John Boyega is the star that we need in these times
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The actor chats about The Last Jedi backlash, a cracking story with Harrison Ford, online bullying, and The Rise of Skywalker.
How do you talk about a film that's the most closely-guarded secret in the galaxy? Easy, you introduce John Boyega to a room full of journalists and just let him talk about Star Wars: Episode IX- The Rise of Skywalker and everything else.
With the world's most beloved saga set to conclude, it's a Death Star-sized underestimation to say that expectations are high.
This is the culmination of 42 years of storytelling.
Throw into the mix J.J. Abrams' return as director, Carrie Fisher's farewell, the Emperor striking back, a divided fanbase from The Last Jedi, Lando Calrissian taking to the sky again, and the need to wrap up the storylines from this particular trilogy - while tying up themes and plots that have been around since 1977 - and you've got an insight into why everyone wants to know about The Rise of Skywalker.
"You're talking to the person that has struggled the most over the years to keep secrets! I will say this though. It's important to me that nobody knows anything about this one because the shock value is just so important for this one," said Boyega when he met JOE.
Charming, engaged, and refreshingly honest, the Londoner is the perfect interviewee for all things Star Wars because aside from playing the resilient and courageous Finn in the latest trilogy, you very much get the impression that he's a Star Wars fan first, actor second.
"Was I tempted to show up and watch Billy Bee and Ian McDiarmid work? Ha, I fell in love with temptation! Man, I was on set. I was on set for every big moment. I always make that a point to come on and see other people filming. With Billy Dee, I was there the whole entire time. Sure, I was there in the makeup trailer when they were putting on his hair. I said to the crew 'Yo! That's my boy, Billy Dee. Don't mess him up. Get him right!' Na, it was very cool to see," he said.
While you're in his company, it's impossible not to get swept up in Boyega's love for the galaxy that's far, far away - it emanates with every word.
However, the Rise of Skywalker also carries some additional weight.
After all, Disney CEO Bob Iger did state that: "I think we made and released too many Star Wars films over a short period of time. I have not said that they were disappointing in any way. I’ve not said that I'm disappointed in their performance. I just think that there’s something so special about a Star Wars film, and less is more."
The backlash from The Last Jedi and the diminished box-office of Solo: A Star Wars Story may imply that dark side is beginning to gather.
On The Last Jedi, Boyega is refreshingly upfront and honest about the divided reaction to Rian Johnson's film but he does believe that the narrative decisions made by Johnson will be fully justified by the time the closing credits roll on Episode IX.
"Yeah, The Last Jedi split the fans a bit. I feel like in this movie, you'll understand why there was such a transition with Episode VIII. Also, with The Last Jedi, it's about understanding that sometimes life just happens. I think that life just happened to these characters in Episode VIII. They were split apart, there was a lot of suffering, low morale, and low numbers. That film had the lowest hope levels in any Star Wars movie and the audience was thinking 'Wait, are they going to lose?' but I think that's good because Episode IX wraps it up in such a way that makes sense of that all stuff," said the actor.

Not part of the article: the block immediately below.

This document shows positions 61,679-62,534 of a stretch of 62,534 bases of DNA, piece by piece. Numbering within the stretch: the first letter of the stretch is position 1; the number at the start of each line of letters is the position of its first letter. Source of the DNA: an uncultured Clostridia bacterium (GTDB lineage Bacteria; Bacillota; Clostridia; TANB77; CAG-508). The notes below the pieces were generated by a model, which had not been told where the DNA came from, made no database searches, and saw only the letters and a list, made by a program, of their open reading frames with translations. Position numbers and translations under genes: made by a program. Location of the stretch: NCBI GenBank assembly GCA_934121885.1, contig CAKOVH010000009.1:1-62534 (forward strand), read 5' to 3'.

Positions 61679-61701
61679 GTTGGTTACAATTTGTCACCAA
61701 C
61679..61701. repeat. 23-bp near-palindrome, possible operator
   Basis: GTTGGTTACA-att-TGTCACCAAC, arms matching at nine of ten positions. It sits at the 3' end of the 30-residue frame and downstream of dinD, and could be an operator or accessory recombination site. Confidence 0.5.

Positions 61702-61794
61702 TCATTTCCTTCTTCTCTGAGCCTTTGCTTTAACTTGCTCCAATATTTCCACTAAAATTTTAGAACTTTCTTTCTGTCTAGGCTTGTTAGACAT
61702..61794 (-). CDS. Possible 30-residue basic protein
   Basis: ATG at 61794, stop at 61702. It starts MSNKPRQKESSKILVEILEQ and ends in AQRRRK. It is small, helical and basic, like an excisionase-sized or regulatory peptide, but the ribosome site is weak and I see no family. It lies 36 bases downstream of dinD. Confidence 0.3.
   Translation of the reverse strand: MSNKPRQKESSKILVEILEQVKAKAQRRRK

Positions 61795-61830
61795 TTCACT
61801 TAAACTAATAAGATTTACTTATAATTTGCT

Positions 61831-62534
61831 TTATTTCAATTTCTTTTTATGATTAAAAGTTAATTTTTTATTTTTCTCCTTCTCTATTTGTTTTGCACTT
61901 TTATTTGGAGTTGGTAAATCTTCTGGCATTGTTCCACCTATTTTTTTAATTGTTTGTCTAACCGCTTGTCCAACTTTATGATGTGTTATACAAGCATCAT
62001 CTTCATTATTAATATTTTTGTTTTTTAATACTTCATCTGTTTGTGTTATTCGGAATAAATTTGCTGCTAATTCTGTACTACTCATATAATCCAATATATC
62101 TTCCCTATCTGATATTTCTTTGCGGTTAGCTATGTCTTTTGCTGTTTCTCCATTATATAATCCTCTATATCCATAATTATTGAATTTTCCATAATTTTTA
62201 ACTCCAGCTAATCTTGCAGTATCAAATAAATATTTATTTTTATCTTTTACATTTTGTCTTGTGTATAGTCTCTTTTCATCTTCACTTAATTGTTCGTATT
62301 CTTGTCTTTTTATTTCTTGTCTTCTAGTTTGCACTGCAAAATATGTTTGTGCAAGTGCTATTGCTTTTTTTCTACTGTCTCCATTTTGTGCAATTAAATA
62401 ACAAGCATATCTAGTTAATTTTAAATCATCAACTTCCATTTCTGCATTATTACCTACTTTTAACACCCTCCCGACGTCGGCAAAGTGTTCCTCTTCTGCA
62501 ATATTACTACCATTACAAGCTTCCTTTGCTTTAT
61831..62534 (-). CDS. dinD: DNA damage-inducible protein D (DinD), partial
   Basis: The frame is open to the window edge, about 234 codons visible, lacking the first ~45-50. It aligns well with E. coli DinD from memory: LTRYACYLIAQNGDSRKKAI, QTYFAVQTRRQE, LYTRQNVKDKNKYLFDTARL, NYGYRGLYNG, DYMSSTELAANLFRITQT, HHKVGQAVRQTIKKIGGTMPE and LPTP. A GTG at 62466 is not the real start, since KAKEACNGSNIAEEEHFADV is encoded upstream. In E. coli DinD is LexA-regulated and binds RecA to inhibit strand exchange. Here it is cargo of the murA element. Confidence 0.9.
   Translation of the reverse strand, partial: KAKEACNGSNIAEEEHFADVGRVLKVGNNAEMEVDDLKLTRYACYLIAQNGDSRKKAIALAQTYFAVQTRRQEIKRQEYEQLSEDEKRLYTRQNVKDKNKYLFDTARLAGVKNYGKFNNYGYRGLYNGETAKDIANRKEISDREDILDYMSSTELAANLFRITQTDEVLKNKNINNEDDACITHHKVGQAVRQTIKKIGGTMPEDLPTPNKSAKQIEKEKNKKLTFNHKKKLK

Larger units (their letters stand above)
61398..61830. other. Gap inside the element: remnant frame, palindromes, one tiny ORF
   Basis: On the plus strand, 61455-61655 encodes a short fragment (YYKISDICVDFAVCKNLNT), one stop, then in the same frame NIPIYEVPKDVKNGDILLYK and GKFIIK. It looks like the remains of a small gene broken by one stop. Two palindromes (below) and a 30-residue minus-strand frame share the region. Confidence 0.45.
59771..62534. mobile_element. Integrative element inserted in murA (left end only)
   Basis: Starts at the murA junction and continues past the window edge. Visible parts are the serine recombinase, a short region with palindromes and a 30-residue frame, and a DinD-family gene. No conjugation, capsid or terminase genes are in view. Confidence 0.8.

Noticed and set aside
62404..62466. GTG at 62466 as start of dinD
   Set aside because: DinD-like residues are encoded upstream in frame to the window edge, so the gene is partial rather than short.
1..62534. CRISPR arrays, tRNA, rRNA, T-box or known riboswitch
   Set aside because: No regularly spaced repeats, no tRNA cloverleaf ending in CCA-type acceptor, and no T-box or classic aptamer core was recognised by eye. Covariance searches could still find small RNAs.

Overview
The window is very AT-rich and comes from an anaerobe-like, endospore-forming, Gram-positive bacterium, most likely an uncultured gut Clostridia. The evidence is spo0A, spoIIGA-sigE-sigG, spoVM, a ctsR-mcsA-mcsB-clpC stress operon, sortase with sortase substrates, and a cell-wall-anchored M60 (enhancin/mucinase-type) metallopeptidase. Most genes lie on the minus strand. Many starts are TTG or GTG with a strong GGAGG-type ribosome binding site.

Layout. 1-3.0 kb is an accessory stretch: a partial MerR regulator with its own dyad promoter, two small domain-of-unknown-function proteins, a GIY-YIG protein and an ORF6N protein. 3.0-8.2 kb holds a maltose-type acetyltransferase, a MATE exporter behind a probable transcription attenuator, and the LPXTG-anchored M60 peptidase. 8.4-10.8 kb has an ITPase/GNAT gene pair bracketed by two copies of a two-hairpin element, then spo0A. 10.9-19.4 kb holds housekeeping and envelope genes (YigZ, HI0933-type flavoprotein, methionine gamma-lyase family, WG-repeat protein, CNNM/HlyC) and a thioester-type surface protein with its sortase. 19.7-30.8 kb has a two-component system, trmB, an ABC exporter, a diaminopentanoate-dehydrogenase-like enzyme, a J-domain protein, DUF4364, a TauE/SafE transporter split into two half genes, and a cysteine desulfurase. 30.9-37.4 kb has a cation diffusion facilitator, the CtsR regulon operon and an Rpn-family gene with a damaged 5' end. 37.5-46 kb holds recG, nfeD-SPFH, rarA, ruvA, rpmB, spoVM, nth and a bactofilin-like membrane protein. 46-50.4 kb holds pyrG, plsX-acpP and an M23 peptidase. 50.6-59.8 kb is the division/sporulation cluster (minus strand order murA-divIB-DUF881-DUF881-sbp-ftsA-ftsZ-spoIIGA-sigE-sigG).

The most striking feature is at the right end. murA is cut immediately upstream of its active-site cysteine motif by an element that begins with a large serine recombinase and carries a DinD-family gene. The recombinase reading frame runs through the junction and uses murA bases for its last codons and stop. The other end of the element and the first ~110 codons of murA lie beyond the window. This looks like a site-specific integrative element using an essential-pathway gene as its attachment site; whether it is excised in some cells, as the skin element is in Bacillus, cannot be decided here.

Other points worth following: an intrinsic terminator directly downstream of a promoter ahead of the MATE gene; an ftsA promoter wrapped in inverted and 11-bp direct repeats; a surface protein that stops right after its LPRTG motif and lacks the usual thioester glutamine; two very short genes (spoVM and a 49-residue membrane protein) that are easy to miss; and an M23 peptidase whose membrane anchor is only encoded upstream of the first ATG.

While critics generally endorsed The Last Jedi - it currently has an 85% rating on Metacritic - the backlash to the film highlighted some of the more worrying aspects of social media and the culture of online bullying. Sadly, the man from Peckham is no stranger to the part of the Internet.
Remember the furore after the first trailer for The Force Awakens showed a black Stormtrooper? After The Last Jedi was released, Daisy Ridley and Kelly Marie Tran bore the brunt of the online ire.
Rather than sit on the sidelines and watch his friends being attacked online, Boyega actively made himself a part of the online conversation. Knowing that people could have potentially turned on him, would he have changed anything about how he handled that situation though?
"I see the online situation in the exact same way. My attitude hasn't changed. People have the right to say what they want but as fans, you need to understand that we all have to share the love. As long as we respect each other, there's no hierarchy between us. Sometimes with the fans, you recognise that what they're saying and all of their feelings come from the love they have for the project.
"They love it so much but they don't understand how Hollywood works. They come to the actors for some stupid things and say stuff like 'John, why did you cast this person?' and I'm like 'mate, I'm not a casting director!' I still feel the same way about any type of online bullying. These bullies are weak because they'd never say that stuff in real life."
Sage advise that you might find Luke Skywalker saying, but with such a massive property like Star Wars, was there ever a concern that he'd be swept up in all the online Sith? Boyega's response is why he's well and truly one of the good guys.
If you don’t like Star Wars or the characters understand that there are decisions makers and harassing the actors/ actresses will do nothing. You’re not entitled to politeness when your approach is rude. Even if you paid for a ticket! 🤷🏾♂️
— John Boyega (@JohnBoyega) June 12, 2018
"No, I'm not scared of any of that. If people say that they don't like me for my views on bullying and for speaking out against online bullying, it just means that they don't like themselves. They don't like themselves, that's the problem. Like, I could never, ever judge you based on your social media presence, or how the media might present you to me.
"In terms of this culture of 'celebrity,' I've looked up to famous individuals in the healthiest way possible. I think to myself 'I don't really know you,' but once the media gives out a message or a snippet of an interview that may include something you said, I don't really care. Just go on the internet, have fun with people you support, don't follow people that you don't like, and just enjoy your life. I also understand that if trolls were in my position, they'd also have people getting onto them too. So, I can't be too pressed about it."
Chilled and calm, you can't help but imagine that Boyega shares an awful lot of personality traits with his co-star of The Force Awakens, Harrison Ford.